Metal Roofs: FEMA’s Hurricane Recommendation
After Hurricane Ike battered Galveston, Texas in 2008, FEMA issued a report recommending the installation of metal roofs, but with an overtone of caution, too. See, metal roofs aren’t inherently hurricane-proof; no roof is. How a metal roof is installed, though, has a huge impact in whether it’ll ride out high winds or not.
FEMA’s document includes a photo of a metal-roofed building that survived 170 mph winds under Hurricane Andrew, losing just some hip flashing, which proves a well-installed metal roof does have some serious staying power.
Among the “what not to do” tips in FEMA’s report outlining the metal roofs that failed during Ike include using clips too far away from the eaves, not using enough fasteners, spacing fasteners too far apart, not buying a roofing system that meets the design uplift load needs, and other oversights.
Basic Considerations in Storm-Prone Regions
Choosing the right metal roof comes down to things like roof pitch, building shape, the topography around the building, and even how close it is to the shoreline. Local building codes can help you discern what’s right for where you are. We can help with some information on the right materials for the pitch and slope side of things too.
But choosing the roof is only part of the job. Installing the roof needs to be done in a way that makes you ready to face those heavy winds every day. Standing-seam roofs are generally considered better able to face high winds than through-fastened aka exposed-fastener roofs. In theory, even a through-fastened roof could hold up well if it’s been installed with screws with integral neoprene washers – and a lot of them. Storm coasts are no place for nailed-down roofs.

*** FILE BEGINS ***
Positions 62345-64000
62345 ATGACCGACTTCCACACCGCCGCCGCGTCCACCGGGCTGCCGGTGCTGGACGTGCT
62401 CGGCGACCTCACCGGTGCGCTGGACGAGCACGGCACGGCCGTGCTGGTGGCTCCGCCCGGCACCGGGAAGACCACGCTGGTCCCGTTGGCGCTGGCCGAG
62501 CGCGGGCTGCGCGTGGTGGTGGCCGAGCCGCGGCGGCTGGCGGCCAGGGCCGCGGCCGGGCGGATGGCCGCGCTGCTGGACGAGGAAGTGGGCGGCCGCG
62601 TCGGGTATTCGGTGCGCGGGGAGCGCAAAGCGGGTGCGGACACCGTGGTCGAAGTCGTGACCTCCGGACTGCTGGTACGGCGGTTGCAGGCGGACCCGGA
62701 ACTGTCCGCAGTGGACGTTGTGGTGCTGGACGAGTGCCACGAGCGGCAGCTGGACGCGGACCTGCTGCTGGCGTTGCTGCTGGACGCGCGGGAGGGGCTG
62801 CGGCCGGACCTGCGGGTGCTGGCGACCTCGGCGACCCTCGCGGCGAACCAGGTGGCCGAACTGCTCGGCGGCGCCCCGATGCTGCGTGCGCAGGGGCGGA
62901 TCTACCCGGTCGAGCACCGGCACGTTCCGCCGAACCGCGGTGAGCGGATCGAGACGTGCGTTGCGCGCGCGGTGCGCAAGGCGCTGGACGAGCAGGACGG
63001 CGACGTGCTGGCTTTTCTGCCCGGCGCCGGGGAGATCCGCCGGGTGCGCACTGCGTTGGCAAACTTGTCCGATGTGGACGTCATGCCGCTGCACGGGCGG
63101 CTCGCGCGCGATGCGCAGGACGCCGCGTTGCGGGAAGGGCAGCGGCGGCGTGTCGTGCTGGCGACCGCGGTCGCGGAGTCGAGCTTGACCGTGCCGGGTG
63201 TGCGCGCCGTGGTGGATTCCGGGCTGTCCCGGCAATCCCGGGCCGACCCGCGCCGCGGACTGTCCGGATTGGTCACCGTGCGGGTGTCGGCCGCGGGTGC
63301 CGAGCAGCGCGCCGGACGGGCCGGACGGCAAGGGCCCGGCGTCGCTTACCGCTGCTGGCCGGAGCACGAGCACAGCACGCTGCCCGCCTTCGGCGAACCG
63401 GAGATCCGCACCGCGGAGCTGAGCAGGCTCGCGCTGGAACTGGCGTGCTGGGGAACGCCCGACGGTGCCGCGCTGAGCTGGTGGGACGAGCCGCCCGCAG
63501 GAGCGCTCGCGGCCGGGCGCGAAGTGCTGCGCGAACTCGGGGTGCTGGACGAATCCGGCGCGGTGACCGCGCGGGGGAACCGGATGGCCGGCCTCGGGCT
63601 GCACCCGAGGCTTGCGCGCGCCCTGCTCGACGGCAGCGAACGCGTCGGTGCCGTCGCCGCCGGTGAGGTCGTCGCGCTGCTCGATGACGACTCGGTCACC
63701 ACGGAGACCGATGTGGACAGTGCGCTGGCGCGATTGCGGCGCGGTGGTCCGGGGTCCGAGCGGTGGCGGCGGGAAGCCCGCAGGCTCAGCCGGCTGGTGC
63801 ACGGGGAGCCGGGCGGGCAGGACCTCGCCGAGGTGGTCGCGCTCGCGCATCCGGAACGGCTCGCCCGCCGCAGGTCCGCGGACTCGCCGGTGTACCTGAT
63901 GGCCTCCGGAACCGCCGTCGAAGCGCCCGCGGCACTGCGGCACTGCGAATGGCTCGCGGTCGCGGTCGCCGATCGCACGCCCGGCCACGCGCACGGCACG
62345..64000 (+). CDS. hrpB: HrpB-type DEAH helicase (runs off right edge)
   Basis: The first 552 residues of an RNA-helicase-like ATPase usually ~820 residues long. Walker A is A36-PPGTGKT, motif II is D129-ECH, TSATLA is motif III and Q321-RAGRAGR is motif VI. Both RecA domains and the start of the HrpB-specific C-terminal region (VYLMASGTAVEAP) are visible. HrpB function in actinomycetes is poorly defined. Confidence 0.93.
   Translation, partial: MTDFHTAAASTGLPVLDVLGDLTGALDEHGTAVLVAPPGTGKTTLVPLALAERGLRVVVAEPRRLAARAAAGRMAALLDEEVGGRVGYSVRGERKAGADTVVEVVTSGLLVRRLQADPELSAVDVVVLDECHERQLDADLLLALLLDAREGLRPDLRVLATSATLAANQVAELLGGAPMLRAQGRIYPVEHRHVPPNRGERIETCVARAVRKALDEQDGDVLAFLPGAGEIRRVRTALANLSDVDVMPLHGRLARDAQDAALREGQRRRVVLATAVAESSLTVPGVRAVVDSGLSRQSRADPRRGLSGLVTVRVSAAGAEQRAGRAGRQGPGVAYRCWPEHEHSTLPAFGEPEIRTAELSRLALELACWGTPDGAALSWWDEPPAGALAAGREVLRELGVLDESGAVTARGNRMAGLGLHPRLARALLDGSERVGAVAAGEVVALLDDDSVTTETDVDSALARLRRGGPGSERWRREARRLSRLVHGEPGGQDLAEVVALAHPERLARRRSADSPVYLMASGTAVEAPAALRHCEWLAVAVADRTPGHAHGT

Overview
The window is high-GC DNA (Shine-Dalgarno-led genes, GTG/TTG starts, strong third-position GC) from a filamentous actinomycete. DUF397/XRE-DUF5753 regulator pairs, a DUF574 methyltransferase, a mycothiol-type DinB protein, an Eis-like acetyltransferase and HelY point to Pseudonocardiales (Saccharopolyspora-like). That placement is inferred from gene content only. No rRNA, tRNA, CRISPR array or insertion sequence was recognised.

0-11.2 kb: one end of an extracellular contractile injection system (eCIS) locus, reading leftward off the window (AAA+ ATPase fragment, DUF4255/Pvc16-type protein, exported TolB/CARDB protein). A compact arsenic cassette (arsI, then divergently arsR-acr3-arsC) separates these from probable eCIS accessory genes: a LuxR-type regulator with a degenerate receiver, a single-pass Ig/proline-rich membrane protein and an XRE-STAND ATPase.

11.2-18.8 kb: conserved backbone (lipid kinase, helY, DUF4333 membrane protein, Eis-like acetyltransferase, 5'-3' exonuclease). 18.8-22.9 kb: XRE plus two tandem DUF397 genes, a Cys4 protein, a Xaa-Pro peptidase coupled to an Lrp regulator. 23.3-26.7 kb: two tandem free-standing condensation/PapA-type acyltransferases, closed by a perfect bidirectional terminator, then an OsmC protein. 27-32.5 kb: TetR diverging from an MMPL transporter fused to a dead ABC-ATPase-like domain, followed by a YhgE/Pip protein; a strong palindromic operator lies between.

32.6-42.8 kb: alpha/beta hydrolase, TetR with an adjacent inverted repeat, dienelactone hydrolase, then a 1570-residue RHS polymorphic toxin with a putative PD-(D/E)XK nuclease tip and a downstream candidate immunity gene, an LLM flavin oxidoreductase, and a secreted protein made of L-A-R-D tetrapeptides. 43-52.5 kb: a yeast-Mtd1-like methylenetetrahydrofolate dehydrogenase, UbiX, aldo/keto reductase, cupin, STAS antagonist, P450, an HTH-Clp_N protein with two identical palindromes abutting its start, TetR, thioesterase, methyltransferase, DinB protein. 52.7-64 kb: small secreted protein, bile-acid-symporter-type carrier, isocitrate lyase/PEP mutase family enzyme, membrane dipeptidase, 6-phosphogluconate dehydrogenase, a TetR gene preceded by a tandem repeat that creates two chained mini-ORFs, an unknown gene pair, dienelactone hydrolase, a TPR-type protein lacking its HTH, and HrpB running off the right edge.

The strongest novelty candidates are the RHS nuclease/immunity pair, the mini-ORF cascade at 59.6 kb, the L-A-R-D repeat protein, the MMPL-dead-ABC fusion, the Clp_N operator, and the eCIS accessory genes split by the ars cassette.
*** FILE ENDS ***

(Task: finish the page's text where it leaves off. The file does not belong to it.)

Some Tips for Storm-Proof Metal Roofs
Sometimes, more is more – like when it comes to using clips and fasteners on a metal roof that’ll be standing up to the best the Pacific storm season has to offer.
- FEMA recommends 110-mile-an-hour wind regions look at using two clips along the eaves, ridges, and hips. According to them, the first eave clip should be put within 2 to 3″ of the eave, and the second clip approximately 3 to 4″ from the first clip.
- Use a robust underlayment system to protect against damage in the case any panels do get blown off. (That robust underlayment is also what prevents the roof from being loud during rainstorms.)
- Use heavy-gauge, narrower roofing.
- According to FEMA, “For concealed clips over a solid substrate, it is recommended that chalk lines be specified so that the clips are correctly spaced.”
- For hip, ridge, and rake flashings, use exposed fasteners, and install two rows of fasteners on either side of the hip/ridge line. Space the two rows of fasteners between 3 to 6 inches apart for maximum protection.
- If the roof is within 3,000 feet of the shoreline, stainless steel clips and fasteners are recommended.
- Sealants and adhesives are extremely helpful in creating wind resistance, especially along flashings.
The Most Important Thing
You can install all the fasteners in the world, but if your sub-structural decking and framing isn’t strong enough to stay put when Pacific storms come knocking, it’s all moot. Use thicker wood and/or metal decking. Install sturdy 2×4 purlins (open framing) close together, as this will provide a good base for attaching a metal roof.
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